Gainesville residents to be honored at Rosa Parks’ awards ceremony
This year’s recipients are Gainesville City Commissioner Desmon Duncan-Walker; Sheila Payne, a member of the Alachua County Labor Coalition and Reichert House employee Devondrick Slater.
Honorees will be recognized at a ceremony to be held at 3 p.m. Dec. 4 at PASSAGE Family Church, 2020 NE 15th St.
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The Rev. Milford L. Griner, founder and president of the Rosa Parks Quiet Courage Committee, said this year’s theme is “Make Justice Just Again.”
He said his annual speech will include references to injustices that were ignored, delayed or not considered worthy of merit, and in some cases, only observed when there was uproar, protests and publicity from members of communities across the nation.
State of Justice speech
His annual State of Justice speech will be titled “A Pandemic of Hate,” during which he will look back at what has taken place in America in the past several years on the continued fight for justice and equality.
History of Quiet Courage Committee awards
The local Quiet Courage Committee awards have been given out to local residents since its first tribute program in 2006.
Known as the “mother” of the civil rights movement, Parks took a stand when she refused to give up a city bus seat for a white passenger and thus sparked the beginning of the movement. Her act of defiance on Dec. 1, 1955, in Montgomery, Alabama, and her arrest led the late Rev. Dr. Martin Luther King, Jr. to lead a bus boycott protesting the arrest of Parks and the racist laws in Montgomery.
After Parks died in October 2005, Griner organized an event to pay tribute to Parks.
Duncan-Walker will receive the Leadership and Vision award for her service, work and courage for taking on issues in the community, Griner said.
“Before she became a commissioner, she was fighting in the streets to protect historically African-American neighborhoods,” Griner said.
Griner said Duncan-Walker was unanimously selected by the executive board to be the recipient of this year’s Leadership and Vision Award.
“I’ve seen her work for years in the community,” Griner said. “There was no doubt in my mind and the executive board. She is not afraid to lead and see the vision of Gainesville. She is a bold and courageous leader. After her election, she continued to fight for her district.”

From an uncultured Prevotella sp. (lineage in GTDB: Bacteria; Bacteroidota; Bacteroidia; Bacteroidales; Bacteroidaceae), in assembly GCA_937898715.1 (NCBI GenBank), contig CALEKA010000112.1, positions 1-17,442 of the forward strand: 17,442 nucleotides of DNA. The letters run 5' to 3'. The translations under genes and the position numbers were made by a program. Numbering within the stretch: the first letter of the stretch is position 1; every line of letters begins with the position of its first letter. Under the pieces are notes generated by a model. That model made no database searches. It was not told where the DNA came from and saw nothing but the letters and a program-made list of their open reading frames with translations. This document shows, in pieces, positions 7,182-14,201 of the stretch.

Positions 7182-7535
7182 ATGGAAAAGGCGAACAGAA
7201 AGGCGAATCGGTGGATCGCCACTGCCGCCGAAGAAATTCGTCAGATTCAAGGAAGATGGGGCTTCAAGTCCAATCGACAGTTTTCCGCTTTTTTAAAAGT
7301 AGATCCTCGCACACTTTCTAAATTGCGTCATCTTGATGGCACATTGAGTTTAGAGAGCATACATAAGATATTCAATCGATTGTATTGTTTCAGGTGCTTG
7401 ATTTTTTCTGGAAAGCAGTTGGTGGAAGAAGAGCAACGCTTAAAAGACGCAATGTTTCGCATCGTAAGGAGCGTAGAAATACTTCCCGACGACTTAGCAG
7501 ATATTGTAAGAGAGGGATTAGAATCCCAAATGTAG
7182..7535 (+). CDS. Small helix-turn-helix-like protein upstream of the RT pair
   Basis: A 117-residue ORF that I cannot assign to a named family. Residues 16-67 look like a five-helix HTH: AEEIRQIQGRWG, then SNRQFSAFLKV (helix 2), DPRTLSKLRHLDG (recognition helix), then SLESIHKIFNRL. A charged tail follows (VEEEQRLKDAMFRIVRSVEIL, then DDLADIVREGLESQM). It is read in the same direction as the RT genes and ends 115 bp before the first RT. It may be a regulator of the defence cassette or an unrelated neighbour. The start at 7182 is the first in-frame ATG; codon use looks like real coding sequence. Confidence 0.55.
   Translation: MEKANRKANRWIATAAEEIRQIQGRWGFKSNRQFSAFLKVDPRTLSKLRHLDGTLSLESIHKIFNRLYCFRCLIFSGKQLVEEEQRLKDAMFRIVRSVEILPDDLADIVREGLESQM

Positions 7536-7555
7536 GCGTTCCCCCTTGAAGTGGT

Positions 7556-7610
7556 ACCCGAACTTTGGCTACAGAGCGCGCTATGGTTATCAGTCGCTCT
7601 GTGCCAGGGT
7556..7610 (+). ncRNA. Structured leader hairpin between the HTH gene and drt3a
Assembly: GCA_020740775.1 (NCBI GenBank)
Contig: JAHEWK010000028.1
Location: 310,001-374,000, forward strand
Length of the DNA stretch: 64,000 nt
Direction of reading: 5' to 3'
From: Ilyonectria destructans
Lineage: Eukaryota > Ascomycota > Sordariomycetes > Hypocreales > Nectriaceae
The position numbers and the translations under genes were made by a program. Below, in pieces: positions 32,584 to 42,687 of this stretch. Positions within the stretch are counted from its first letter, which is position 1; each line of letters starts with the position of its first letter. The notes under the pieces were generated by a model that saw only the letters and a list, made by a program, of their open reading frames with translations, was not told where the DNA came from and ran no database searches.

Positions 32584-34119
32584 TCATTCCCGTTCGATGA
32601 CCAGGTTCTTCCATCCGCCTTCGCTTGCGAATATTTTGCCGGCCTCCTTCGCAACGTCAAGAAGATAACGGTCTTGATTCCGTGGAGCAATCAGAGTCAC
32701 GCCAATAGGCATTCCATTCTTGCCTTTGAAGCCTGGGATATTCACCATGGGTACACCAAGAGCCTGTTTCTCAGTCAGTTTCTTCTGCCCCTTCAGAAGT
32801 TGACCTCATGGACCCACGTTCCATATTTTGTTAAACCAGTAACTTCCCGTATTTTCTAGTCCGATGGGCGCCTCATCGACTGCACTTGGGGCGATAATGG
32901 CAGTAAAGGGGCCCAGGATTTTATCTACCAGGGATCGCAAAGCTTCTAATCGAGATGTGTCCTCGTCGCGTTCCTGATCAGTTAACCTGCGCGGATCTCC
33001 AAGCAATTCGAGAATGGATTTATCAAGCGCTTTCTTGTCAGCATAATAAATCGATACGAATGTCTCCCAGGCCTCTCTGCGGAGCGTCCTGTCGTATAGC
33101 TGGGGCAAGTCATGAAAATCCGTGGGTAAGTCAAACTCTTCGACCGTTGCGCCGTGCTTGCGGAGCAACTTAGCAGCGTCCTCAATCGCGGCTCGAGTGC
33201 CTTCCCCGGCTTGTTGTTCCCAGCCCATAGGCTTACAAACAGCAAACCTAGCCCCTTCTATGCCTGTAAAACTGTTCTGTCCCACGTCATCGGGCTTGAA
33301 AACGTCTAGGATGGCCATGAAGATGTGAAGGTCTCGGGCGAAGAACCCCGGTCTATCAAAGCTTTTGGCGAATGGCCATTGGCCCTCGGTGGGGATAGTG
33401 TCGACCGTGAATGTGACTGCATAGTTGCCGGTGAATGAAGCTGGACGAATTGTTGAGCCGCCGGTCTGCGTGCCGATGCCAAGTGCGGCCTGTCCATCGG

Payne will be one of the recipients for this year’s 2022 Quiet Courage Award. Griner said she was selected to be one of the recipients due to her standing up for the rights of apartment renters when there has been unfair treatment and violations of their rights as tenants and advocating for better policies from the Gainesville Police Department.
“She is not afraid to speak and fight for the injustices in our communities,” Griner said. “She is short in stature but tall in action.”
Payne was nominated by her husband and past Rosa Parks Quiet Courage Award recipient Dr. Paul Ortiz. Raised in Homestead, Payne said at the age of 15 she was inspired to become involved in activism after seeing Caesar Chavez, who was an American labor leader and civil rights activist.
“My work stems from the outrage I’ve seen,” Payne said. “Since the COVID-19 pandemic, I’ve been working a lot because so many people were being evicted.”
Slater was nominated by former Gainesville Police Department chief Tony Jones for his work at the Reichert House, which is a program designed for youth who are in need of assistance in making the transition from adolescence to adulthood by providing academic assistance, vocational training and employment assistance.
Griner said Slater was selected due to his tireless efforts helping improve the lives of young men in the community.
The committee will honor a fourth local recipient who will not be revealed until the actual tribute program.
The ceremony in December will include a brief tribute to the late Dr. Patricia Hilliard-Nunn, a well- known historian, University of Florida professor and activist, who was an original member of the committee, and served faithfully until her death in August 2020.